Would you rather have a long warranty on your car or have a car that features more technology?
General Motors says it knows your answer to that question and is reducing the length of its warranty in favor of building cars with higher levels of connectivity.
GM started offering a 100,000-mile limited powertrain warranty in 2007 as a way to keep up with the likes of Hyundai and Kia and to help build a better perception of its cars.
The only problem is that customers didn’t notice.
Rather than building a marketing campaign around the long warranty, GM has decided to reduce it and use the cost savings on things it believes its customers truly care about.
GM said in a statement,
We talked to our customers and learned that free scheduled maintenance and warranty coverage do not rank high as a reason to purchase a vehicle among buyers of non-luxury brands.
The coverage on GMC and Chevrolet vehicles will drop from a 5-year/100,000-mile warranty to a 5-year/60,000-mile warranty. It will also cut its 4-year free maintenance program to 2 years. The changes will take effect for the 2016 model year.
GM also said it will invest the money it saves from the cuts in features it believes its customers value, such as advanced connected-vehicle technology.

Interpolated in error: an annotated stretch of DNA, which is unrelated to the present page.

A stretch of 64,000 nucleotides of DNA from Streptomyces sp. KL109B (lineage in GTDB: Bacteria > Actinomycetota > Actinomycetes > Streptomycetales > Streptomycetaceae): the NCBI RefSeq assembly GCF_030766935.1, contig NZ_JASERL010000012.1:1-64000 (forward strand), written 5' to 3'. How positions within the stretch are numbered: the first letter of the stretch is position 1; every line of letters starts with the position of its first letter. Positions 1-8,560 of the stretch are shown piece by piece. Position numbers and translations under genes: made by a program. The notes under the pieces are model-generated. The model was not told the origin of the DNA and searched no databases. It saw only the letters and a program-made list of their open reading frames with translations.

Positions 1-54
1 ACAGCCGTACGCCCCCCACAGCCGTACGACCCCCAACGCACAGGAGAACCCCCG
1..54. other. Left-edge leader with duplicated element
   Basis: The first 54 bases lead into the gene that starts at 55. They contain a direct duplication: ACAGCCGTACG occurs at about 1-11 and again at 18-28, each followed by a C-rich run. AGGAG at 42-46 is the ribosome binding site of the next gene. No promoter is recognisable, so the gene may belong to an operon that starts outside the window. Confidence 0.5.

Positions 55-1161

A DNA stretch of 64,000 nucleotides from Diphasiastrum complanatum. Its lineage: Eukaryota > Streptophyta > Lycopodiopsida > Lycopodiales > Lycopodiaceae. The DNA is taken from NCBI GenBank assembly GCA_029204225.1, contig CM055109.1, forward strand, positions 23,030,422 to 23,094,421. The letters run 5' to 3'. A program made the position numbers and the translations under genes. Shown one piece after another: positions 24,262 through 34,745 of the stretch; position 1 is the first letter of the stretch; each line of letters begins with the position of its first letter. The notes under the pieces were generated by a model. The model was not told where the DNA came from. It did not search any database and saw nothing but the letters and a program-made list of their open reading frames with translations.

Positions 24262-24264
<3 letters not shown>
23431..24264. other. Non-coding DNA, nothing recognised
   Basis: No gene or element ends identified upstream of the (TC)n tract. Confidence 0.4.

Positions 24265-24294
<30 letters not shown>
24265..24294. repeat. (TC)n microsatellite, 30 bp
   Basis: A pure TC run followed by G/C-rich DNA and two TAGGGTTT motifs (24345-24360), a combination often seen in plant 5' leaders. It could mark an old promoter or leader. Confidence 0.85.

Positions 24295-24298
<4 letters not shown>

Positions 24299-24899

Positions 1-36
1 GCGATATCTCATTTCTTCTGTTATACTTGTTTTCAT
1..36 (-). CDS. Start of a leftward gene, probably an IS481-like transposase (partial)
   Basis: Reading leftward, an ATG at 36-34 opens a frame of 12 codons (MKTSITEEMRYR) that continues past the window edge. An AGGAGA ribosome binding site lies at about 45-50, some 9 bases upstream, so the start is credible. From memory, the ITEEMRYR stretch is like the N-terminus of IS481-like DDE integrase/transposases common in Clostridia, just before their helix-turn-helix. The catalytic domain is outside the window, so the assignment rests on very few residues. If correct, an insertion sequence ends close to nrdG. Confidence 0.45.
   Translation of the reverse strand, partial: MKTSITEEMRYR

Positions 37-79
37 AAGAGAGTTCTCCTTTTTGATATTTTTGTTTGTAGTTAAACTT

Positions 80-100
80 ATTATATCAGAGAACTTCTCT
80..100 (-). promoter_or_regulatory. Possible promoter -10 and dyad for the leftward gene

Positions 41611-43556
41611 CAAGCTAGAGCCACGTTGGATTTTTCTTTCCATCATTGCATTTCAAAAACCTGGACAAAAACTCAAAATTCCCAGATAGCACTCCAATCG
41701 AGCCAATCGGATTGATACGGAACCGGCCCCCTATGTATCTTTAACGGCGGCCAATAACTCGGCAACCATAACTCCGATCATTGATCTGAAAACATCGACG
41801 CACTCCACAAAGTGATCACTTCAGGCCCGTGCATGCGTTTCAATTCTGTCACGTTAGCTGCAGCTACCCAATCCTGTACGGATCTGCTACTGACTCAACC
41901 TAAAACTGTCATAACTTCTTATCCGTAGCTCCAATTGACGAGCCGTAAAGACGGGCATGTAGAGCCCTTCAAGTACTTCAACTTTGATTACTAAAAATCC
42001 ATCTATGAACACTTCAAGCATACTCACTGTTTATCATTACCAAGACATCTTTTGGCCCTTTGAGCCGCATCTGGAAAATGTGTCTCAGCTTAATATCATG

The problem for General Motors is that long warranties and free service cost a lot of money, and if they don’t translate to higher sales, it only makes sense to scale back.
People are getting all worked up in the comment sections across the blog-o-sphere, saying this is a bad move by GM and they won’t consider a vehicle without a 100,000-mile powertrain warranty. If that’s the case, they also rule out Ford, Honda, Toyota, Porsche, and many more companies with some of the best cars on the planet.
The truth is, any car you buy today will likely last well over 100,000 miles. If a defect in the engine is going to happen, it’ll happen far before the 60,000 mark and be covered.
I don’t think this move will hurt GM at all. In fact, I have a feeling the majority of consumers won’t even notice.
Unless, of course, an engine happens to implode at 60,001 miles.
Will GM’s shorter warranty impact your decision whether to buy a Chevrolet or GMC vehicle?